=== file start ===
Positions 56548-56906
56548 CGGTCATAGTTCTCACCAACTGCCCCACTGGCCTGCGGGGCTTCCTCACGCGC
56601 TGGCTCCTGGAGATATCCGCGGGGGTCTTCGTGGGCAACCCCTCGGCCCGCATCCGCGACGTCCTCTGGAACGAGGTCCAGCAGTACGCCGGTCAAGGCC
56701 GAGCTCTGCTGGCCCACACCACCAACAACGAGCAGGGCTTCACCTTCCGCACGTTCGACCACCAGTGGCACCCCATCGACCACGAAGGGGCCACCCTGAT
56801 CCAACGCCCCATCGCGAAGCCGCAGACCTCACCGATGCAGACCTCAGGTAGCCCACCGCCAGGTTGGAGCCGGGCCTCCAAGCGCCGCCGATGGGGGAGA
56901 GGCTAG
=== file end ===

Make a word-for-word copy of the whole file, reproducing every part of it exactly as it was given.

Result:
Positions 56548-56906
56548 CGGTCATAGTTCTCACCAACTGCCCCACTGGCCTGCGGGGCTTCCTCACGCGC
56601 TGGCTCCTGGAGATATCCGCGGGGGTCTTCGTGGGCAACCCCTCGGCCCGCATCCGCGACGTCCTCTGGAACGAGGTCCAGCAGTACGCCGGTCAAGGCC
56701 GAGCTCTGCTGGCCCACACCACCAACAACGAGCAGGGCTTCACCTTCCGCACGTTCGACCACCAGTGGCACCCCATCGACCACGAAGGGGCCACCCTGAT
56801 CCAACGCCCCATCGCGAAGCCGCAGACCTCACCGATGCAGACCTCAGGTAGCCCACCGCCAGGTTGGAGCCGGGCCTCCAAGCGCCGCCGATGGGGGAGA
56901 GGCTAG